From the very small to the very big. Serendipitously enough, I am also having bit of a space moment – been reading up on the very big splurges on technology: the ‘new space race’. For those of you who are not yet plugged into this, certainly worth tracking. Elon Musk, Jeff Bezos and Richard Branson put together, have poured in several hundreds of millions of dollars into building and launching rockets into space. It feels like Spacerace 2.0 – except that this time around, it is all happening in the private sector. Not to miss the Inspiration4 spectacle that we all got to see last week (even converted into a made-for-TV series now on Netflix. Brilliant piece of marketing)
What is fascinating in all this – what motivates someone to pour huge resources, time and energy into a venture that has all the odds stacked up against them? If you think about it, space exploration meets all the criteria that would drive any investor away: very high capital investments, high risk of failure, small (although exclusive) market and the potential for some very bad publicity. All the reasons why governments have had to fund space research and exploration all these years. That is changing now – driven by a combination of personal ambition (thinking big is what has defined Musk and Bezos), ego (hard to think of bigger bragging rights) and of most importantly, wealth (lots of it helps, especially when it comes to space exploration). This is one area worth following for the next few years – for one, looking forward to see how firms like SpaceX, Blue Origin etc. are going to push the boundaries of technology. We may or may not end up going to Mars anytime soon, but what will be equally interesting to see what technologies come out of this burst of investment and innovation. And how can we take these to solve some of the more immediate problems here on earth.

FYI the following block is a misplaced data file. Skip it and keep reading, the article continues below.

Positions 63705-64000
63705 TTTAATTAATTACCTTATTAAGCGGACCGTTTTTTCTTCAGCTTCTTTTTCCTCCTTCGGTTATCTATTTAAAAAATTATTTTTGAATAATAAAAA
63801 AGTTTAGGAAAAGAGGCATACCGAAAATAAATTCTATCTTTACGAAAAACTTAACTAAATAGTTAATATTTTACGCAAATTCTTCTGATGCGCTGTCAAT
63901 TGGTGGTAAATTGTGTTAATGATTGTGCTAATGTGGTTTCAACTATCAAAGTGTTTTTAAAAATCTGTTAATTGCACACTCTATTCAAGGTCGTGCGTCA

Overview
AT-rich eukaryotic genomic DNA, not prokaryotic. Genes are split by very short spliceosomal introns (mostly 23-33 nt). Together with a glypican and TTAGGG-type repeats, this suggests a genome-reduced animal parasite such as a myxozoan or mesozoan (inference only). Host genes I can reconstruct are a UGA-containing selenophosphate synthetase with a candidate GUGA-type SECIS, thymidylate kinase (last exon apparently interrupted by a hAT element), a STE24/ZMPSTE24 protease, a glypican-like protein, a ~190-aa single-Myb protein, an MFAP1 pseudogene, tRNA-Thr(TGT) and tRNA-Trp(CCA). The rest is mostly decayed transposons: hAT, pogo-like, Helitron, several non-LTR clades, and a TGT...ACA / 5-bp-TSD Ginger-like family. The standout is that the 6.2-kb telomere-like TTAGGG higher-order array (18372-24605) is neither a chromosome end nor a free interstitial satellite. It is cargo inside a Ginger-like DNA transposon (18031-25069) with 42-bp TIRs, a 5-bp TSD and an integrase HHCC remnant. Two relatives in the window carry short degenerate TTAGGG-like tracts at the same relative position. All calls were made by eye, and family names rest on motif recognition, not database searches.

In any case, one thing is becoming clear: Engineering changed the world dramatically with the automobile in the early 20th century, Space 1.0 starting in the 1950s, the internet in mid-1990s. Engineering – especially the trifecta of software, devices and data – is leading the Industrial Revolution 4.0 and wherever you are in the world, it is an exciting time to be one. As Bill Gates is supposed to have said “Be nice to the nerds. Chances are you will end up working for one”.
PS: Redux – ‘to bring back, revive’. Picked it up from the excellent Rabbit series by John Updike. Written in the 1960s/70s, but still very relatable
PPS: Here’s the link to the AQI monitor’s outputs: https://thingspeak.com/channels/1483191
- The Cathedral and the Bazaar: Essay by Eric Raymond
- Space Barons by Christopher Davenport: The new Space race between Space-X (the hare) and Blue Origin (the tortoise) and a flashy sideshow from Richard Branson
- Lift-off by Eric Berger: The early days of Space-X. Fascinating story of one man’s ambition, drive and his ability to build a tribe of highly committed engineers.